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Herding Dogs: How to Keep Your High-Energy Shepherd or Cattle Dog Active When They're Not Working

Behavior and Training  •   Richard Rowlands  •   Feb 16, 2022

 

Herding dogs like Australian Shepherds, Border Collies, and Belgian Malinois are renowned for their high energy levels. They need lots of exercise – both physical and mental – or they can become destructive and difficult to manage.

The herding breeds were not bred to live the life of an ordinary pet, so when you have one of these dogs, it's up to you to meet their remarkable needs. Keep reading to learn what you can do to keep your herding dog as healthy and happy as possible.

What Are Herding Dogs?

Herding dogs were originally bred to help move livestock from one place to another. Today, some herding dogs are still used for this purpose. They work on farms and ranches herding and protecting sheep, cows, goats, and other animals. Herding breeds are some of the most energetic and intelligent dogs in the world. They also tend to be loyal, affectionate, and easy to train.

These days, many herding dogs are kept as pets. And while they have lots of great character traits that make them wonderful companions, their strong herding instinct and high energy levels often prove challenging for those who aren't prepared for them.

What Is the Herding Instinct in Dogs?

Since herding dogs were initially bred to round up livestock, it's only natural that they have a strong herding instinct. This means that they have an instinctual drive to move animals around. That's right, herding behavior has become hardwired in these dogs through years of selective breeding.

Herding dogs will often attempt to direct other pets or even people by nipping at their heels. This happens when movement triggers the dog's natural herding instinct. Many pet owners struggle with this herding behavior, especially when it comes to young children. But keeping herding dogs physically and mentally stimulated can help to prevent this instinctual behavior from becoming a problem.

How to Keep Your Herding Dog Mentally and Physically Stimulated

Working on a farm with an abundance of livestock is the perfect environment for most herding dogs. So, if you live in an urban setting, you'll need to get creative when it comes to engaging your high-energy herding dog. Here are some tips to help you succeed:

Outdoor Activities for Herding Dogs

Providing your herding dog with plenty of outdoor exercise will give them an outlet for their energy and help prevent unwanted behaviors. These dogs need at least 60-90 minutes a day of high-intensity exercise. When they're not in the field with livestock, herding dogs need to run and play hard.

Help your herding dog burn off energy by taking them on long walks, runs, bike rides, and hikes. It's also a great idea to take them to an off-leash dog park as often as possible so they can run and play with other dogs.

Games like fetch, tug, and backyard football are also fantastic exercises for herding dogs. Just be sure to teach them the rules of the game and always use positive reinforcement when they're playing.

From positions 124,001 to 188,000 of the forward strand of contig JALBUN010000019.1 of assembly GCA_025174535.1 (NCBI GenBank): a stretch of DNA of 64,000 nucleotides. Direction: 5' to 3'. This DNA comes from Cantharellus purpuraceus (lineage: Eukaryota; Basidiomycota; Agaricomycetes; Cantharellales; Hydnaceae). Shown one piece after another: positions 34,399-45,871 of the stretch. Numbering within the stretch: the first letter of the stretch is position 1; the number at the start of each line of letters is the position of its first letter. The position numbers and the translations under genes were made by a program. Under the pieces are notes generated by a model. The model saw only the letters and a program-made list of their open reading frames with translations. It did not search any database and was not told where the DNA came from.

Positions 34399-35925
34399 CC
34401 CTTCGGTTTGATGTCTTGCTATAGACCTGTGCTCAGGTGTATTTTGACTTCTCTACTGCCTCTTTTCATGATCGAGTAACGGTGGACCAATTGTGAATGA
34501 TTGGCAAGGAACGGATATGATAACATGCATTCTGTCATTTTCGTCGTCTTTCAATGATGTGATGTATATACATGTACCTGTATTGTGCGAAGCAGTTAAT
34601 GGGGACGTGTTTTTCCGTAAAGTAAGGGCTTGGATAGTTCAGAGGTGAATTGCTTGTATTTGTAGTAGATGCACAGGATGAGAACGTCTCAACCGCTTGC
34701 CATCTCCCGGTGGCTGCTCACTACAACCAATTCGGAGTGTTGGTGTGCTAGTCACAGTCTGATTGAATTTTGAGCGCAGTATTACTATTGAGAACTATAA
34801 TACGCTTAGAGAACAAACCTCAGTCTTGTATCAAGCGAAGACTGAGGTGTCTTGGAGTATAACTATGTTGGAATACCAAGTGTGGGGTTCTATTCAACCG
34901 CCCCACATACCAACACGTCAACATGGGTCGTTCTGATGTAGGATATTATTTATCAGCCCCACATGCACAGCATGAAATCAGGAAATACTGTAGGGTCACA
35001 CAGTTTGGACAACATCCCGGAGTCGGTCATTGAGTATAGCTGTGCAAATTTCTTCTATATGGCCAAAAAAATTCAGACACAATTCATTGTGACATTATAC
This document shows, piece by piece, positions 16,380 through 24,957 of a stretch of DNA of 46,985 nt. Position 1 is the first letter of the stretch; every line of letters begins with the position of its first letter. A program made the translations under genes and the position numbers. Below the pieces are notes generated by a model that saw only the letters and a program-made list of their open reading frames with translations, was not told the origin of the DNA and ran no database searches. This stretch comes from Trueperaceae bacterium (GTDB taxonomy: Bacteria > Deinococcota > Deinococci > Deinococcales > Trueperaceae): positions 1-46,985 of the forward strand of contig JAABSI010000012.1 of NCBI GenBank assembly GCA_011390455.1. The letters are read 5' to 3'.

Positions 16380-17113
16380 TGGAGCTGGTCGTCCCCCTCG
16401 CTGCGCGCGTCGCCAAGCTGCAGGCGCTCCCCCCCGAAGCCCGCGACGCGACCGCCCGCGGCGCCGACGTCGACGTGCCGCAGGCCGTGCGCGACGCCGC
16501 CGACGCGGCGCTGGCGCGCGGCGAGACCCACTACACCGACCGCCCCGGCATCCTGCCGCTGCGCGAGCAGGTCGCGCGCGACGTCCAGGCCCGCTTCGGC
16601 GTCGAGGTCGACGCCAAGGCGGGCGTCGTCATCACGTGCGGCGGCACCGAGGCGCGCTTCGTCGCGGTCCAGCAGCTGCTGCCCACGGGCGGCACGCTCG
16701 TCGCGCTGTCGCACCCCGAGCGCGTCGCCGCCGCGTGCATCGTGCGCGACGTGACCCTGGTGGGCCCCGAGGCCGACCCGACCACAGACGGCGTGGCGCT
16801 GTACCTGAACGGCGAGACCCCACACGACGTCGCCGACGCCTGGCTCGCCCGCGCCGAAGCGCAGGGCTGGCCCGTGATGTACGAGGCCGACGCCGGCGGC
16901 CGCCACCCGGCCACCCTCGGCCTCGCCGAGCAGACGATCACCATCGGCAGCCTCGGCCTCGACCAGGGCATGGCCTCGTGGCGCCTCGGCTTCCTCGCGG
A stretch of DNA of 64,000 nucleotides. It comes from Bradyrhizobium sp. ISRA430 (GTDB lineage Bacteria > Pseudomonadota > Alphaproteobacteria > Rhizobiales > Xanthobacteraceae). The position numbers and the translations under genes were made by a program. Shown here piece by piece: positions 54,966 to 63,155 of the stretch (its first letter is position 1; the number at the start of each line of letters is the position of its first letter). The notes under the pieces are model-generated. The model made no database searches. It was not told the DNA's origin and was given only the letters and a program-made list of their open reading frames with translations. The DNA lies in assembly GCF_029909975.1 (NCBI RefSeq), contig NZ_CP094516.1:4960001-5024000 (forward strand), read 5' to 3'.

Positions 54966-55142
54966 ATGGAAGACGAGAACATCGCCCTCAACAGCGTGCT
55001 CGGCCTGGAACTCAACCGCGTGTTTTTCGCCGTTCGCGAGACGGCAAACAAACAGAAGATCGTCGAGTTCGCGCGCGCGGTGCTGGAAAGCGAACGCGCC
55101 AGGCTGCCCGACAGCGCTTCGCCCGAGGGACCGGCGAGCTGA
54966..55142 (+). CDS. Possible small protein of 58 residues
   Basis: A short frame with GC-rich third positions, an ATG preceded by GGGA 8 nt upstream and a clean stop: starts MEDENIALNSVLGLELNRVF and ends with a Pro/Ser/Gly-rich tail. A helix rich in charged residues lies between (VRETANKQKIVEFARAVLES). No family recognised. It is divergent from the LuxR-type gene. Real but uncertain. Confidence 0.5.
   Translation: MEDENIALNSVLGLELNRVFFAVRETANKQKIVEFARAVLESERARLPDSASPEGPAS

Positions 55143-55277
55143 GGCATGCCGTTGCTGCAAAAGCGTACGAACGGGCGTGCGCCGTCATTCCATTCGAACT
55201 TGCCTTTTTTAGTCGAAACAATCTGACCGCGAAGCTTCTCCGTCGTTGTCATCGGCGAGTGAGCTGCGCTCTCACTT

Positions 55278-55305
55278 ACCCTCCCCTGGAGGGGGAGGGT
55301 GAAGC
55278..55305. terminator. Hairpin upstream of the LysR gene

To give your herding dog the ultimate workout, consider enrolling them in an agility, rally obedience, or flyball class. Treibball is another great option that's specially designed to help dogs redirect their herding instinct. Herding breeds are quick learners and love to play, so these types of activities are perfect for them.

Indoor Activities for Herding Dogs

Make sure to provide your herding dog with plenty of indoor activities to keep their brain and body active. These high-energy pups get bored easily, so it's up to you to make sure they never run out of things to do – even if you're stuck inside!

Interactive toys and games can provide your herding dog with hours of fun. For example, treat-dispensing toys and puzzle feeders are perfect for herding dogs that have a voracious appetite and love to work for their food.

Activities like obedience training and scent work are also excellent indoor activities for herding dogs. So, why not teach some new commands or set up a treat treasure hunt in your home? You could even teach your canine companion some new tricks to keep them active.

Finally, try playing some fun and engaging indoor games like hide-and-seek or tug-of-war with your herding dog. These smart, active dogs love to show off their skills and are eager to learn new games.

Stay Active

Herding dogs are high-energy, intelligent animals that have a natural instinct to herd. If you're struggling with herding behavior or finding it difficult to keep your dog busy, use these tips to help keep your canine companion mentally and physically stimulated.

It's a good idea to consider getting your dog involved in activities like agility training or rally obedience classes. These fun activities will help you channel your herding dog's energy and keep them happy and healthy.

Remember, herding dogs make excellent working dogs and fantastic companions, but they're not designed to live a sedentary lifestyle. So, please make sure to keep your four-legged friend active and engaged in lots of fun and productive activities.

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